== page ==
CDFW Reminds Residents to Leave Young Wildlife Alone

Fish and Wildlife

Spring is in full swing, which means young wildlife are emerging from their dens and into the world. Improper handling of young wildlife is a nationwide problem at this time of year, and the California Department of Fish and Wildlife reminds residents not to disturb any young wild animals they may come across. 

“Each species cares for and trains its young in unique ways,” Nicole Carion, CDFW’s statewide coordinator for wildlife rehabilitation, said in a release. “Some animals, such as deer, will leave their young for hours at a time while they forage for food. A small fawn stashed in the bushes by its mother may look vulnerable and defenseless, but it is likely healthy and well cared for and should not be disturbed.”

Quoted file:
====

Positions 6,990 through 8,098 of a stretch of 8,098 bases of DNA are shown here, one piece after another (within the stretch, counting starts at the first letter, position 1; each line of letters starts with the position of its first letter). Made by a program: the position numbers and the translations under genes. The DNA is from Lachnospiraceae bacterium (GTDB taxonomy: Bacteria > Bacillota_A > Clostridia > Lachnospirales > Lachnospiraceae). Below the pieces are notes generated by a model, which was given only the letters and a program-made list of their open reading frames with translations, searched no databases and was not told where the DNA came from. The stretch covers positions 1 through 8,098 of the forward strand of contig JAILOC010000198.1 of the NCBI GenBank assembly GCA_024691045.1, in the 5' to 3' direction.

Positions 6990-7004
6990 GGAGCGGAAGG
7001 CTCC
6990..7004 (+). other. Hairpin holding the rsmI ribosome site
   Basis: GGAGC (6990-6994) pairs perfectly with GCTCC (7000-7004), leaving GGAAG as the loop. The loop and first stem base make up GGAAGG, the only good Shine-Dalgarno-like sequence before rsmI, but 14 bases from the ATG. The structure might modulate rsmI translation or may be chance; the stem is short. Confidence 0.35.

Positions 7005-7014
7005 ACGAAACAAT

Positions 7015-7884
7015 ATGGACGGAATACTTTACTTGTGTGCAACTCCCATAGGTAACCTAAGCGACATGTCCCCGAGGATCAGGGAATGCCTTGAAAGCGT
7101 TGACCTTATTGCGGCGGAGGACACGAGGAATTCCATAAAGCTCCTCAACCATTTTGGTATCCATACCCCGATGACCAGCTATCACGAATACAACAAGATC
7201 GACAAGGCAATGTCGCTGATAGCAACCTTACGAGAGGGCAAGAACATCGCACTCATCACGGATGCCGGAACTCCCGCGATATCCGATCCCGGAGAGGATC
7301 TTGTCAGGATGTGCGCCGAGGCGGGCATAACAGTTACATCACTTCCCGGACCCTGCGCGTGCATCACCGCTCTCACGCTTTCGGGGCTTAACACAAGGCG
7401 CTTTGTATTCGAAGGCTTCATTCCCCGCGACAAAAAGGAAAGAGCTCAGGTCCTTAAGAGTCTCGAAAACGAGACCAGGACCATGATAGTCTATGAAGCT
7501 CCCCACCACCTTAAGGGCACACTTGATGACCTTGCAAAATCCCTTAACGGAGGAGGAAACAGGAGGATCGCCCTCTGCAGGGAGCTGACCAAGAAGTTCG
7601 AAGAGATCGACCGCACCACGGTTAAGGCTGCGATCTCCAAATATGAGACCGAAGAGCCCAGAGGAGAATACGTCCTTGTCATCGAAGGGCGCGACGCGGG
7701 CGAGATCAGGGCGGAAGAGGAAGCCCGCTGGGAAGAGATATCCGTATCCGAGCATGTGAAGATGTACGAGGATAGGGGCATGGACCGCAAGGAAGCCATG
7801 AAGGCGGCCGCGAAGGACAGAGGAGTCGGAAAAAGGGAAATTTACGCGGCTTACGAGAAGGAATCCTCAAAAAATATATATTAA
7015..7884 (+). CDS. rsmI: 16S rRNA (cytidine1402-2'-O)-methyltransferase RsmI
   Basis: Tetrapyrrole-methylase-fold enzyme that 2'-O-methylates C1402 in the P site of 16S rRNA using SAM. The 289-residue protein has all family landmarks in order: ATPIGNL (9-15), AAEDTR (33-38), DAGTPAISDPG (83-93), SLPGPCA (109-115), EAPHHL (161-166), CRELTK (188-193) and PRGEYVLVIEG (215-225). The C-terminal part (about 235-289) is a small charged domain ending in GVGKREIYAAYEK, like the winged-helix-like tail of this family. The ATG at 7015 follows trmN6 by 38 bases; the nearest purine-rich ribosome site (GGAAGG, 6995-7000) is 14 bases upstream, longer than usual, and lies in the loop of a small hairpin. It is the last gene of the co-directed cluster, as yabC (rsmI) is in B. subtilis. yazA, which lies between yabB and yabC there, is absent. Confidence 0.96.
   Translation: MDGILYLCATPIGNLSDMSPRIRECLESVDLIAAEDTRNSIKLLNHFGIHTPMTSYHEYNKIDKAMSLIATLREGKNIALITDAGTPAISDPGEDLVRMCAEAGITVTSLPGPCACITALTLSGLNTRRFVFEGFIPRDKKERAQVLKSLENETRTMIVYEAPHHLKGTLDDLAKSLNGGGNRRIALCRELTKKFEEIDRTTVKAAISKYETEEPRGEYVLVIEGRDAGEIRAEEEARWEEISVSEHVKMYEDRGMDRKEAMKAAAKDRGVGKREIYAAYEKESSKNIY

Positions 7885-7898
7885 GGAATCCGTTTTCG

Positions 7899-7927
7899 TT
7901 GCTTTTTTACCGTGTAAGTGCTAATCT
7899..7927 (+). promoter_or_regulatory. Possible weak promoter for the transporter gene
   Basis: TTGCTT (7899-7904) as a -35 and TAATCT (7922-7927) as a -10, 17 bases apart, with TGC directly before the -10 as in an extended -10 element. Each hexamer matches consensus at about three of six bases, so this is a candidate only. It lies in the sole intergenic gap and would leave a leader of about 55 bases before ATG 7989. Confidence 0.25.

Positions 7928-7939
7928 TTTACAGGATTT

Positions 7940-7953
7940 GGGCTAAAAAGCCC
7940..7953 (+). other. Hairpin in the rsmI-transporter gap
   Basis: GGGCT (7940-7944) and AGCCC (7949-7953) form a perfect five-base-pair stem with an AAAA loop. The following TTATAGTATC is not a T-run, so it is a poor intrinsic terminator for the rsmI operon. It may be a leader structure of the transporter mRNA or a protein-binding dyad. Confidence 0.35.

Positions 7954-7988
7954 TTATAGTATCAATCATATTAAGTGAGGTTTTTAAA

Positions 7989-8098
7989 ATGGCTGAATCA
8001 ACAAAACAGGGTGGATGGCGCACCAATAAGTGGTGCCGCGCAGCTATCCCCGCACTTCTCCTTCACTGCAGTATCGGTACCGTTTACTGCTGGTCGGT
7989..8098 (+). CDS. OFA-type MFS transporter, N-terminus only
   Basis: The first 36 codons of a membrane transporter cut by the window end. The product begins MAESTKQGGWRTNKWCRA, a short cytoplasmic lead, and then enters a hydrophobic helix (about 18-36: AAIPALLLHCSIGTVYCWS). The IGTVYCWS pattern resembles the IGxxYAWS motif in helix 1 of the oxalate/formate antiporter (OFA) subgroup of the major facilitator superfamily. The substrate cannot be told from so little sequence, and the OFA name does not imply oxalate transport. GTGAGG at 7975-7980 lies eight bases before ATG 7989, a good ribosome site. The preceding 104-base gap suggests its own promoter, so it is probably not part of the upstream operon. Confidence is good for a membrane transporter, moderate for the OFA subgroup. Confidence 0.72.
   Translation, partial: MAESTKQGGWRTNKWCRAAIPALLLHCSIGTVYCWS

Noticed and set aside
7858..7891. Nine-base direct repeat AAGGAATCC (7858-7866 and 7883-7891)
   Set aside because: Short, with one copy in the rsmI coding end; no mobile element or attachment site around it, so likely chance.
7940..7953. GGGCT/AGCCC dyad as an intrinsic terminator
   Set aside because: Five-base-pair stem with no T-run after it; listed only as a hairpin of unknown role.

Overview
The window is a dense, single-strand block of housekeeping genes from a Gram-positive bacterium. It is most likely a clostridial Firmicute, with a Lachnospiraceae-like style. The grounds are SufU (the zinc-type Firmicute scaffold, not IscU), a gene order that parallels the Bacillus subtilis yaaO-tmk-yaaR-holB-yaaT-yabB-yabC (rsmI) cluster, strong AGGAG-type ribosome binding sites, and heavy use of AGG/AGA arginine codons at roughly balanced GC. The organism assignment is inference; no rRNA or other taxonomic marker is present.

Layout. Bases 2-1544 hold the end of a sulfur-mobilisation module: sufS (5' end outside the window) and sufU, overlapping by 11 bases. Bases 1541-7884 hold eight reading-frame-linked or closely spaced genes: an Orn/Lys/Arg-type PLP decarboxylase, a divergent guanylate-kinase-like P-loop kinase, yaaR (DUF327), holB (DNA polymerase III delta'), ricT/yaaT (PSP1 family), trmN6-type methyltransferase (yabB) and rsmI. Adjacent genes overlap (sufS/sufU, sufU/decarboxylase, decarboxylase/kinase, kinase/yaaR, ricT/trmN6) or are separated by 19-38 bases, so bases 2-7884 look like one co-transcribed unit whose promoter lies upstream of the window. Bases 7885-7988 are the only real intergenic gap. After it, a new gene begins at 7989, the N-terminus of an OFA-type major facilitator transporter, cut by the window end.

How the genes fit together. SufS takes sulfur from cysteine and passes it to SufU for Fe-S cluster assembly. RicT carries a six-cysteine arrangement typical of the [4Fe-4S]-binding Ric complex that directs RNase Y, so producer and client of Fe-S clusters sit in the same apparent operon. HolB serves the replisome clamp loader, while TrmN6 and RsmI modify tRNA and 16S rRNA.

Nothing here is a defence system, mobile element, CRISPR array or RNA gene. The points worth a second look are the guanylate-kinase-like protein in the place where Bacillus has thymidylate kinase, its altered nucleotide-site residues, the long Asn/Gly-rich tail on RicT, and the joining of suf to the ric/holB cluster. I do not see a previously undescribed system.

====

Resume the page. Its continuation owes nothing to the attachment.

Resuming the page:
Leaving young wildlife alone also involves keeping pets on a leash, as young animals may abandon their nests and lose their way if startled by a roaming dog. 

The CDFW emphasized that the best course of action is to call a wildlife rehabilitator if a wild animal appears in distress. Wild animals can cause serious injury with claws, hooves and teeth, and may carry ticks, fleas and lice, so it is best to leave intervention responsibilities to permitted personnel. 

“Rehabilitators are trained to provide care for wild animals so they retain their natural fear of humans and do not become habituated or imprinted,” Carion added. 

In California, it is illegal to feed wild animals, to keep orphaned or injured wildlife for over 48 hours or to keep native wildlife as pets.